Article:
Tuesday, February 25, 2014

Yellowstone in Winter. Part 2.

People change the nature of the park. The yearly average of visitors is of 3 million but during the winter it drops to around 200,000.  During the peak season there are traffic jams and the park rangers seem to be overworked and short tempered. No wonder, visitors think that the bears and buffaloes are friendly creatures; not a single year goes by that fatalities occur.  So definitely the winter time is the best time to go with the bonus of the snowy landscapes.  At this time, most of the visitors appear to be affluent.

During the winter, most of the park is closed to private vehicle traffic and except for section of the roads; the road from Gardiner (above) in the NW entrance to the park to Cooke City in the NE entrance is the only opened, weather conditions permitting. Why only this road?  It is the only road that provides access to Cooke City residents as well as supplies, not to mention the school buses that bring the students to the schools in Gardiner. Cook City is the major center for snowmobiling in the winter. 

Cooke City is an awesome place to be during a snow storm as seen above…the Bistro was our regular hang-out while there no better place for a Club Sandwich or homemade hot Bowl of Chili.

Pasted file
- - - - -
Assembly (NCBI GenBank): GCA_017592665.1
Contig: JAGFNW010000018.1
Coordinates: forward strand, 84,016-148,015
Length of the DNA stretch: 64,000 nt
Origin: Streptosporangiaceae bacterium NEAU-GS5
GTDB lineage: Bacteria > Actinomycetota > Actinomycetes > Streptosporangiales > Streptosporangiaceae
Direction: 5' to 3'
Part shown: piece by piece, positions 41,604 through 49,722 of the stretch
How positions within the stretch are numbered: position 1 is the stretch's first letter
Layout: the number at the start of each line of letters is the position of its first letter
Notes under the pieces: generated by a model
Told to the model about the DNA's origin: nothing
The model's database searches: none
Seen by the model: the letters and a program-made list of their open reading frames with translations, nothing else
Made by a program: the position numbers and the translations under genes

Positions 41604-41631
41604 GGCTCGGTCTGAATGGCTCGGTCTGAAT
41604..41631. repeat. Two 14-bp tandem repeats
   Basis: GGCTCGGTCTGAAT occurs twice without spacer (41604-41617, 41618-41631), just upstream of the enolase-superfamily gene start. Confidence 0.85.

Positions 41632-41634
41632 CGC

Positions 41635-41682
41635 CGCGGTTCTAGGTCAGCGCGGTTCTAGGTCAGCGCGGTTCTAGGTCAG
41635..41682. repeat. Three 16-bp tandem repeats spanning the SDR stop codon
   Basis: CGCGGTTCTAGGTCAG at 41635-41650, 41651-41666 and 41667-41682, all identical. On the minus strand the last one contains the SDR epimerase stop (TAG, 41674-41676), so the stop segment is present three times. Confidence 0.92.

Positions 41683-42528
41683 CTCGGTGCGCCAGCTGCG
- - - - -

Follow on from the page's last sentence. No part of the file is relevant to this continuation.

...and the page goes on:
The Lamar Valley road is a major attraction for the observation and photographing of wolves. One difference I noticed is that during the warm/mild seasons, the majority those are tourists are mostly wolf watchers, but during the winter, photographers outnumbered all others.  There were a few photography tours whose students were indoctrinated into how to behave in the park…these were well meaning amateurs spent their time telling non-tour participants where to go and not to go rather than taking photos.  Some of us got cursed for wandering into the snowfields to photograph frozen creeks claiming that the areas were restricted. This is not true during the winter, only the areas a near the vicinity of the wolves’ liars when they are having babies in the spring and summer are closed.

Photographers line-up along the road searching for their award winning shot.  There are so many people visiting this park during the year that I wonder if these animals are really wild. The buffaloes, elks, horn sheep and even the coyotes, walk by so close that the use of those expensive telephotos are overkill.  Except for the wolves and the pumas; these I consider still wild because they hard to see or photograph. 

I did go into the restricted areas of the park when the only access is by tracked vehicles run by the concessionaires in charge of the accommodations. We rented a Bombardier with a driver to take us around the park in the restricted areas of the park.  Travel is only limited to the regular roads; there are also snowmobiles for group rentals and these area also limited to the main roads.  We stayed in the cabins near Old Faithful.

1 comment:

SAPhotographs (Joan) said...

WOW!! I do not think I would survive under these icy conditions being used to at least 30-40 Degrees C. Love the snowmobiles and think it would be fun riding on them.